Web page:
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Thursday, September 11, 2014 | return to: arts
Gourmet Ghettos at Magnes explores
diverse culinary cultures
by carly nairn , j. correspondent
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Long before 1971, when Alice Waters opened Chez Panisse on
Shattuck Avenue, or even 1966, when Alfred Peet opened his first
coffee shop in the North Berkeley neighborhood, gourmet ghettos
existed throughout the world. Just as Sauls, the lone Jewish deli
on Shattuck, gives more than lip service to the California palate,
the gourmet ghettos of Europe, Asia and North Africa were
influenced by the customs, cuisines and agriculture of their
surroundings. The result is an incredible diversity from the kreplach and
cabbage soup of Eastern Europe to the couscous and chickpea mlanges of the
Mediterranean.
Berkeleys Magnes
Collection of Jewish Art
and Life reflects that
diversity in Gourmet
Ghettos: Modern Food
Rituals, a 150-piece
collection of food-related
Judaica from throughout the world. Presented in
conjunction with U.C. Berkeleys Center for
Jewish Studies and the Berkeley Institute for
Jewish Law and Israel Studies, the exhibit
explores eating, identity and activism in Jewish
life and beyond, according to the Magnes
program. It runs through Dec. 19. An opening
night party took place earlier this week.
The centerpiece of the exhibit is the ritual
table, set for a seder. In addition to the seder
plate, it includes an assortment of plates,
glasses, cookware and tools used for preparing
food. Large pillows are placed to one side, encouraging participants to recline during the festivities.
Engraved silver and colorful porcelain give the hosts an opportunity to display their wealth.
Other notable pieces in the collection include a brightly polished silver Havdallah cup and plate set
made by a silversmith factory in Berlin that was shut down by the Nazis in the 1930s and images of
Orthodox entrepreneurs in their food-related workplaces by Oakland photographer Yves Mozelsio. Also,
mid-century Israeli posters display the culinary wealth of Zion, promoting the nations production of
citrus, avocados, dates and watermelon.
The title of the exhibition, like that of the Berkeley neighborhood, is a pun, says Magnes curator
Francesco Spagnolo. A play with culture and history. A hybrid, two notions that dont necessarily go
together but somehow work.
The first ghetto, instituted in 1516 Venice, was
an area where Jews were compelled to live. Over
the years, the word came to be synonymous with
downtrodden neighborhoods marked by
segregation, classism and anti-Semitism.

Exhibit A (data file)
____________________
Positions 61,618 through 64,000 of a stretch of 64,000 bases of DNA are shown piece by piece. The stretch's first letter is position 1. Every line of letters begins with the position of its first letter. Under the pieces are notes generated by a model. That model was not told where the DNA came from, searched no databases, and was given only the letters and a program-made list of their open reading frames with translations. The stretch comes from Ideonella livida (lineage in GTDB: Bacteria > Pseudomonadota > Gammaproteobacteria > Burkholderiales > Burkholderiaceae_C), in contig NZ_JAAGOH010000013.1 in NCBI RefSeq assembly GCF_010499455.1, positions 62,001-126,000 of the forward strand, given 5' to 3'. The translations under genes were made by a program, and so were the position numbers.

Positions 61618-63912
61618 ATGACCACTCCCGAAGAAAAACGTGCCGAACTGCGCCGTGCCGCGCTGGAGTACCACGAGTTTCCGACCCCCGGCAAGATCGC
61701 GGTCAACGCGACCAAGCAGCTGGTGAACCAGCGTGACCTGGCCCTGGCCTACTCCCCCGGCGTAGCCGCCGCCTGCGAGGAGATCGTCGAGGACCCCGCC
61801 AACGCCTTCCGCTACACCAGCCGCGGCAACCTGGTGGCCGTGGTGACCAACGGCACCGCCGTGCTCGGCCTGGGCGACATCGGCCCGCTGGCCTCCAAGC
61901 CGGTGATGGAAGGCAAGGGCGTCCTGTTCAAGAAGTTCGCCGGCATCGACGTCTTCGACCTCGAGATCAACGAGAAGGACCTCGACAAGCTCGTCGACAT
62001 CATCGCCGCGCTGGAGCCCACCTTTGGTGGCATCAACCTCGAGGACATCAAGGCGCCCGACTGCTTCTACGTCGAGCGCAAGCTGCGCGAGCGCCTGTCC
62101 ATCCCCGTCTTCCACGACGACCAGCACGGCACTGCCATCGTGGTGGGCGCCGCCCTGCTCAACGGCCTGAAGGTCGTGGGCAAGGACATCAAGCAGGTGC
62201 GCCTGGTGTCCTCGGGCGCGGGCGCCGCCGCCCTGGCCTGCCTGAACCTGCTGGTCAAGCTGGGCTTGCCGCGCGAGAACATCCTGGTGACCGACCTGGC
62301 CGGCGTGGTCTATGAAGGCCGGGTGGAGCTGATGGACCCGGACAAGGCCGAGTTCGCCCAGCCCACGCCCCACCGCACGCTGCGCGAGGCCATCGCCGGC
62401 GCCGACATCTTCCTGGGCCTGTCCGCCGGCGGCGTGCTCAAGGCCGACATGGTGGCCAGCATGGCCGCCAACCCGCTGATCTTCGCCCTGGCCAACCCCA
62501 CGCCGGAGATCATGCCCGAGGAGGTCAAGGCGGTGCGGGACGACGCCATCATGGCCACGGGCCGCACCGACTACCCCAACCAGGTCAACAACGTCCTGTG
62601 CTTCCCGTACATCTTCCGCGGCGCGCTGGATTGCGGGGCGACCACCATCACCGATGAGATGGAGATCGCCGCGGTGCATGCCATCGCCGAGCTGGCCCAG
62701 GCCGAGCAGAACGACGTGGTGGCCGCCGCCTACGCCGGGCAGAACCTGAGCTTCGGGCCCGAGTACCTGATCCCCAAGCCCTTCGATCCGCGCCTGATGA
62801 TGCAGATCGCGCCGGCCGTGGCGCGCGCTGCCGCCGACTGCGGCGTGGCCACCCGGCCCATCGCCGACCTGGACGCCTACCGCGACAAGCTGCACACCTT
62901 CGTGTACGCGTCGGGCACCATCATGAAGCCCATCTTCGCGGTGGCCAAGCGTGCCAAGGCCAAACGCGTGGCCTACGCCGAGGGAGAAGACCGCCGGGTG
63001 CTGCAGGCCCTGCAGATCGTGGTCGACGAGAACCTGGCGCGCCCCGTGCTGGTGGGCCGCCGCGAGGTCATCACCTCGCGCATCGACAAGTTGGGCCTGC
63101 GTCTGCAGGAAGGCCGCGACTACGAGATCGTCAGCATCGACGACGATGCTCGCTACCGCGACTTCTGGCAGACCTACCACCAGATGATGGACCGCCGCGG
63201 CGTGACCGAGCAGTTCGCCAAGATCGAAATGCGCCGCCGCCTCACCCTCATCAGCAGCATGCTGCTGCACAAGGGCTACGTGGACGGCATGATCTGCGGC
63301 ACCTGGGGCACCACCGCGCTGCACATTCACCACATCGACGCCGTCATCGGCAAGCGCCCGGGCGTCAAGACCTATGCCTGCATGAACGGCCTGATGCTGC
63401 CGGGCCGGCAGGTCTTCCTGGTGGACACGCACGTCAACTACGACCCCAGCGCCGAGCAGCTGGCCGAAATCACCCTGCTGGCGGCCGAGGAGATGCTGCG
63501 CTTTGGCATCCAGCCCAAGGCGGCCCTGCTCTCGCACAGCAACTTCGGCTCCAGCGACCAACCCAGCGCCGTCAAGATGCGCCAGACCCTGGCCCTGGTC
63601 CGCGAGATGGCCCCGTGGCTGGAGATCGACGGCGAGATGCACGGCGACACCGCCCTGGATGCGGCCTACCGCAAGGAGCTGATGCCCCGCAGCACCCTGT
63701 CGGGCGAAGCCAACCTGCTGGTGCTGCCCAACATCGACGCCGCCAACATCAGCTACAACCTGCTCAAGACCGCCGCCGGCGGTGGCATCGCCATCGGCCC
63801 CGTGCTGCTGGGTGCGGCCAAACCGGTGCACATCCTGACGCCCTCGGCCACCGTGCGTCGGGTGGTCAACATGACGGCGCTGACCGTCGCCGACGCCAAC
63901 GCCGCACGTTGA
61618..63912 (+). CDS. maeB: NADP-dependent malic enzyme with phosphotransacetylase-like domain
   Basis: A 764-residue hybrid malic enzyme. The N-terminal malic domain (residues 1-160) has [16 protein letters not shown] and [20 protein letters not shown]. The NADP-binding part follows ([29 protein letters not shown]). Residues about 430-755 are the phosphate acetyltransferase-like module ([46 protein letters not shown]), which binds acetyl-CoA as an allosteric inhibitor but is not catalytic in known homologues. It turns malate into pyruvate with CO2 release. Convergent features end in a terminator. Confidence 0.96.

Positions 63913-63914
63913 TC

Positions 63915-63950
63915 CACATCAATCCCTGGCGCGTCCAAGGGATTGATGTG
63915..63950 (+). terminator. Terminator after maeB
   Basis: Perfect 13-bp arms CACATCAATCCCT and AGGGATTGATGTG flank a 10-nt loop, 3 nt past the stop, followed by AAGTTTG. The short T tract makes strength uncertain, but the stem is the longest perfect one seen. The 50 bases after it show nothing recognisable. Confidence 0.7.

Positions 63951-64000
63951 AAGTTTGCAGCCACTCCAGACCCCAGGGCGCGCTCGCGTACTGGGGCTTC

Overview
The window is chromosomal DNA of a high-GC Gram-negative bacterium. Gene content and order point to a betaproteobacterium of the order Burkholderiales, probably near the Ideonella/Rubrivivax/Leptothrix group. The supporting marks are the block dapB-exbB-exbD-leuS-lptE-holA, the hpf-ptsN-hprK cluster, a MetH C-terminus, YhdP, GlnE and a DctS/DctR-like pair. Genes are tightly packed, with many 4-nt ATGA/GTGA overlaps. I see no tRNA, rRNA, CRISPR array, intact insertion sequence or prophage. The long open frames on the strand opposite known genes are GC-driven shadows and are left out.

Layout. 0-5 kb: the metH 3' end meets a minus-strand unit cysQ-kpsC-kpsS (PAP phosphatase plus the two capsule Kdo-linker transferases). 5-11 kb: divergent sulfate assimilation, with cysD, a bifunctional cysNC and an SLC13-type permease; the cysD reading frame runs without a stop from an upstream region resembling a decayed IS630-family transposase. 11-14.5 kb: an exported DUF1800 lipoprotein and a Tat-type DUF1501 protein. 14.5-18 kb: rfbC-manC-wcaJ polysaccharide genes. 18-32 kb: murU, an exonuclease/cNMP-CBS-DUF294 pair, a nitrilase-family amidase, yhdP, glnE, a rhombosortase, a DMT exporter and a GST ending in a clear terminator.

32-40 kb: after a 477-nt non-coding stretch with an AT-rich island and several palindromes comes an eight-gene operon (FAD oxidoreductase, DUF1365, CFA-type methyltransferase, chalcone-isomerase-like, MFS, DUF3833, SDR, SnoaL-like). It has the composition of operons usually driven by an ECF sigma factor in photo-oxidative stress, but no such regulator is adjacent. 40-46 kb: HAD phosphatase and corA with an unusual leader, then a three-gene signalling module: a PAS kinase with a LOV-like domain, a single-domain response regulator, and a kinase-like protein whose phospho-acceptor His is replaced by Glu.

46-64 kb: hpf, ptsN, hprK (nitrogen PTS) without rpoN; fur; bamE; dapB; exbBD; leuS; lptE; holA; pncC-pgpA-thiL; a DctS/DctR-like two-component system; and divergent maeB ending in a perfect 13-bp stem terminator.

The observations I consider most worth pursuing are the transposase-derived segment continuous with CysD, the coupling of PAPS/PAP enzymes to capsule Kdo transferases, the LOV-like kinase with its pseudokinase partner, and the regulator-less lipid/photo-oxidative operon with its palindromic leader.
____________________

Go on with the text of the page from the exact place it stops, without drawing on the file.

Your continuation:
However, the word is now undergoing a complete
rebranding by foodies who enjoy high-end,
usually locally sourced, restaurants in a compact
space within a particular neighborhood.
That said, Jewish food culture and the modern
gourmet ghetto find commonality in several
resources
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ideas, according to exhibit co-curator India
Mandelkern: An awareness of where food comes
from and a push for quality control are aspects
shared by both communities.
What is interesting about this exhibition is that it
looks at a lot of those relationships, Mandelkern
says. This is not something that just came out of
a reaction in the past fifty, sixty years, but it is
something that is very engrained in human
culture. We all cook. Its something that connects
us as a culture and creates an identity.
If rituals are the core of Jewish life, according to
Spagnolo, then the act of dining is the mantle.
Its a layer that couldnt exist without its center.
It can be messy, arduous to comprehend, but
incredibly deep and magnetic. The exhibit is
intended to exemplify that relationship, according
to Spagnolo.
It is meant for us to address culture, he says.
Primarily, culture is understood through text,
Spagnolo explains, yet to explore culture and
identity through materials opens avenues to
greater understanding and appreciation.
At times, it can be a daunting task, as Jewish food rituals include complex systems of rules that change
with time and place. Spagnolo illustrates the point with a joke. Coming from an Italian community of
both Ashkenazi and Sephardic Jews, he quips, If someone were to eat a fish, it would be argued it was
kosher if it was caught on one bank, but it wasnt on the other.
Spagnolo said the Gourmet Ghettos exhibit offers just a glimpse of the vast array of Jewish art that
could be interpreted as food-related. The entire collection at the Magnes exceeds 15,000 pieces, many
donated by Bay Area residents. Its one of the largest collections in the world that is solely dedicated to
Jewish art.
By leveraging the global mind of the U.C. Berkeley campus, framed specifically at food rituals in
broader context, he says, we hope that it will engage all communities, whether they be religious, food
or historian.
Gourmet Ghettos: Modern Food Rituals 11 a.m.-4 p.m. Tuesday-Friday, through Dec. 19,
Magnes Collection of Art and Jewish Life, 2121 Allston Way, Berkeley. Free, http://www.magnes.org
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